Lenihan, Dodds to meet on economic issues


The Finance Minister Brian Lenihan and his Northern Ireland counterpart Nigel Dodds are to meet to see if a joint approach between both governments will help address some of the common major economic challenges facing both jurisdictions.

The Northern Ireland First Minister Peter Robinson met Taoiseach Brian Cowen in Dublin for the first time since his election and said that the meeting had been dominated by the economy and the impasse between the DUP and Sinn Féin that has deadlocked the Northern Ireland Executive this year.

“I think there are problems facing us all and we reached a conclusion that officials should get together and that the two Finance Ministers should meet to talk about some of the issues and to see if there is any way, in common, we might address them,” said Mr Robinson.

Mr Cowen met delegations from the DUP and Sinn Fein in succession yesterday afternoon. Mr Robinson and Mr Dodds arrived at 2pm for a meeting that lasted for over an hour. Deputy First Minister Martin McGuinness and his Sinn Féin colleague Gerry Kelly arrived shortly after 4pm to meet the Taoiseach.

A Government spokesman said that Taoiseach and the Minister for Foreign Affairs Micheál Martin had very useful meetings with both delegations on a wide range of issues relating to the present situation in the North, the
wider issue of North-South cooperation and the global economic situation.

“The Taoiseach expressed concerns about the ongoing difficulties in the North and encouraged both parties to work together to resolve these difference and reiterated the support of the Government for the two parties
and their efforts,” said the spokesman.

Mr McGuinness, speaking as he entered Government Buildings, focused his remarks on the dispute between Sinn Fein and its partners in the Executive over the devolution of policing and justice. He also suggested that the two governments needed to take a greater role to resolve the situation.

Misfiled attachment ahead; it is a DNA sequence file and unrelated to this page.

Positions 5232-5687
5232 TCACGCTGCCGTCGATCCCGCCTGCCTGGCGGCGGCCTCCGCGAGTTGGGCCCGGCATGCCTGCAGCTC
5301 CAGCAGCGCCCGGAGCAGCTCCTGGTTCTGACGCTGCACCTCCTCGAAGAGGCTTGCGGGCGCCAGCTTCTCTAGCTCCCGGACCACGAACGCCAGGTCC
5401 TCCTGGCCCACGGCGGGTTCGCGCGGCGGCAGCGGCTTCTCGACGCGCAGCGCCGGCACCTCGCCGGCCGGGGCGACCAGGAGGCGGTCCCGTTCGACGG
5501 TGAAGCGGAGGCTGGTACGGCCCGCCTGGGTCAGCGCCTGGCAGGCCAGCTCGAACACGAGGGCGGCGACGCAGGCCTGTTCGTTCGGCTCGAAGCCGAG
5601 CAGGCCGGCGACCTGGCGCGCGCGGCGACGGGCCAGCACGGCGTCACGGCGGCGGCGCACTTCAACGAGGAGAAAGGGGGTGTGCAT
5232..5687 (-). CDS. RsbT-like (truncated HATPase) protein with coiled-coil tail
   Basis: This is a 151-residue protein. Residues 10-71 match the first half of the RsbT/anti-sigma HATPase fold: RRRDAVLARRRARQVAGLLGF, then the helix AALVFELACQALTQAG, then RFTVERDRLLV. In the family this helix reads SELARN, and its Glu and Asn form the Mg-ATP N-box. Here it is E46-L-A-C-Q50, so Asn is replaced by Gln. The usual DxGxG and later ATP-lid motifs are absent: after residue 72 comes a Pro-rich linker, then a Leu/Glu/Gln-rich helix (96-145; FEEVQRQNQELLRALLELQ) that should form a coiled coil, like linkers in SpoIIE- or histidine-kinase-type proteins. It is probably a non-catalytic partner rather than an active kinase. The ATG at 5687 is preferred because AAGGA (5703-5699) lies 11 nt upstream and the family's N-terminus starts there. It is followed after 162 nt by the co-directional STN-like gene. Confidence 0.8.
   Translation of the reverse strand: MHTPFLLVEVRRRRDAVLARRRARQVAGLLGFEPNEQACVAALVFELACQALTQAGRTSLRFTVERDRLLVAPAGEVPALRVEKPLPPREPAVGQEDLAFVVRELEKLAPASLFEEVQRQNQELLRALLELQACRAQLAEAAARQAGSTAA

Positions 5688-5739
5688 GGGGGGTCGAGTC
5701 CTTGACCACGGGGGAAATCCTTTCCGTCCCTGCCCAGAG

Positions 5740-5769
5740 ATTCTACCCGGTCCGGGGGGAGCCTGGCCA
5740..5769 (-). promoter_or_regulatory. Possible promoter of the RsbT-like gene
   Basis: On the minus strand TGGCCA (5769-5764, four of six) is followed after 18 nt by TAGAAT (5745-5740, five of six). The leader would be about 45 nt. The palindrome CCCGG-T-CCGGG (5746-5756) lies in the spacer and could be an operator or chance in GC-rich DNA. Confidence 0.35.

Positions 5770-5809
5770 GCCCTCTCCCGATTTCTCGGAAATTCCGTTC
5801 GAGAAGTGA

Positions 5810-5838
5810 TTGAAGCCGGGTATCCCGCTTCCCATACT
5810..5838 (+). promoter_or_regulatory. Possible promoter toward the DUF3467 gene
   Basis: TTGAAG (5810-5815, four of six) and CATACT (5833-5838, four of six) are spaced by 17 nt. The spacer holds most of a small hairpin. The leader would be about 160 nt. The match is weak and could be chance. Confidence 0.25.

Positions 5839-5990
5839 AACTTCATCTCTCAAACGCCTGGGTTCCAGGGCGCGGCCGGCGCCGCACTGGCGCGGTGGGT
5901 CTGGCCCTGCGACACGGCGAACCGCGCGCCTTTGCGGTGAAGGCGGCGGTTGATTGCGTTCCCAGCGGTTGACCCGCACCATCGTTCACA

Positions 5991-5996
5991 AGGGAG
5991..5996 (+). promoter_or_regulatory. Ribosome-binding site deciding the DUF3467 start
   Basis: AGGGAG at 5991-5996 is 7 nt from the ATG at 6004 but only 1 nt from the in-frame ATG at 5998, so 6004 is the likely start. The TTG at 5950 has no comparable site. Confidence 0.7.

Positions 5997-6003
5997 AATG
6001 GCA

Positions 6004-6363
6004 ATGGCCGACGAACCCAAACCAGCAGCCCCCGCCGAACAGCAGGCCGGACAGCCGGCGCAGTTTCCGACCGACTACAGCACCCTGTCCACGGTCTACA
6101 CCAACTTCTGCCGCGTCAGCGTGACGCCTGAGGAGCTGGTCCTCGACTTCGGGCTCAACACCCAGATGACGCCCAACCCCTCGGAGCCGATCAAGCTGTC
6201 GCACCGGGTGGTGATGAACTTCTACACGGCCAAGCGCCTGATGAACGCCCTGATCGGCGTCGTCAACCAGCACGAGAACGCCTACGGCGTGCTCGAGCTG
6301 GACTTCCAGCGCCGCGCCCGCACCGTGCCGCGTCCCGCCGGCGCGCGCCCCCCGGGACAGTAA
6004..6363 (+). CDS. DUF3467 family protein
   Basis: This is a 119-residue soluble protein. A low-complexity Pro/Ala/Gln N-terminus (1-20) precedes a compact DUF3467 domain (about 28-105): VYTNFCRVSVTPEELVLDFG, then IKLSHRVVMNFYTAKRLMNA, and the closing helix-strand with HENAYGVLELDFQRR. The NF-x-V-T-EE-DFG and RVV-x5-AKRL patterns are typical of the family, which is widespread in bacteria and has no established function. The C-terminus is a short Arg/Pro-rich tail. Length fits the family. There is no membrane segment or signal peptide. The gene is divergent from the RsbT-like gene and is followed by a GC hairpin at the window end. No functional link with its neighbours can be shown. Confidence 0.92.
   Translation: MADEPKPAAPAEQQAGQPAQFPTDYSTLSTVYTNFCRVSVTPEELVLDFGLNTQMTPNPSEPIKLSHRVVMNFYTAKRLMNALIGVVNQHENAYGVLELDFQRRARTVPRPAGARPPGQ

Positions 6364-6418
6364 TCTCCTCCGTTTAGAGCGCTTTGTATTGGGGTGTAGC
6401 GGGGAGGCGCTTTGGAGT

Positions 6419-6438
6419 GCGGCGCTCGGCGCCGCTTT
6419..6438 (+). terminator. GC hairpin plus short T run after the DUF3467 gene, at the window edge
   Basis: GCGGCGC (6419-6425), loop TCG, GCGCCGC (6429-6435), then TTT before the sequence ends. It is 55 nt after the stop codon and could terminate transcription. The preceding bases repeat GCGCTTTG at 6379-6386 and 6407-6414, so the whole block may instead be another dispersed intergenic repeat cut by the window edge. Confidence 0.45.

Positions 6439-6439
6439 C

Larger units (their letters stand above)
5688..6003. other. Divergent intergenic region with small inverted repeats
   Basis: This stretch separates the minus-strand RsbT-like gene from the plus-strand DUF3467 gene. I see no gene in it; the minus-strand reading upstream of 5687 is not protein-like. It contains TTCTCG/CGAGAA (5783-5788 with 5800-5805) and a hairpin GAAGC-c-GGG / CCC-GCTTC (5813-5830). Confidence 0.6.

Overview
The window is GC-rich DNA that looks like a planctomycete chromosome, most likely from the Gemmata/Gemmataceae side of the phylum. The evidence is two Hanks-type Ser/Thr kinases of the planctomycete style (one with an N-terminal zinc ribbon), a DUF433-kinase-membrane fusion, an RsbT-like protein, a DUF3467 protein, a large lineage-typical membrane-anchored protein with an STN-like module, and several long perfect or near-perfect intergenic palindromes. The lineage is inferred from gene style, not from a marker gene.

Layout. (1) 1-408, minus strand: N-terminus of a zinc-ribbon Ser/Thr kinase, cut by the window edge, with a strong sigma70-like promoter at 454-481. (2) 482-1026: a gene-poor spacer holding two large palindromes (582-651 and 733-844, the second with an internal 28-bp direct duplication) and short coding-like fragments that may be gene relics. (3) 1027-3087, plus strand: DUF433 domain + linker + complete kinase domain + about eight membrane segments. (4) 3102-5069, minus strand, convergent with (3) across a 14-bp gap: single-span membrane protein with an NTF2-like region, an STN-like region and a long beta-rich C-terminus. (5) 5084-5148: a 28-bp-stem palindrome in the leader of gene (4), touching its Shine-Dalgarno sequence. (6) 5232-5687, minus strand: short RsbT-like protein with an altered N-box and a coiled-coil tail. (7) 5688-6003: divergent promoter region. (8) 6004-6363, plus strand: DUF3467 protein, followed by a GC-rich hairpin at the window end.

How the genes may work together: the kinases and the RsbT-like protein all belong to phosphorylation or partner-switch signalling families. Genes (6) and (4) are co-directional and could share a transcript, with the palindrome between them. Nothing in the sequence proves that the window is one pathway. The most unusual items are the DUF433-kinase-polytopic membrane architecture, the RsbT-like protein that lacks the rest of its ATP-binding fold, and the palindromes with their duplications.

“We are here against a backdrop of considerable difficulties… The best way to resolve them is through a cohesive approach with the two Government involved and the parties involved and all of us recognising that the St Andrews Agreement, the Good Friday Agreement, imposes obligations that have to be delivered on.

“We have tried throughout the course of the springtime and the summer to resolve those difficulties. Unfortunately, to date it has not worked.

“I hope that over the coming period we will see an intensive effort to crunch these issue and see the executive move on,” he said.

For his part, Mr Robinson said he updated Mr Cowen about the issues relating to the impasse.

“It’s very clear that he wants to give any help that he can. I think he accepts it best if the two parties work through these issues themselves,” he said.

“There is a determination on my part and that of my colleagues to try to resolve outstanding issues and we will do everything that we can to make the Assembly and the Executive work.”

He continued: “He and I would both be concerned. We want the executive to be meeting. There is a lot of business for it to do. The Community, be it the Nationalist and the Unionist community, want the Executive to work particularly at a time when we have an economic crisis, when we should be pulling together."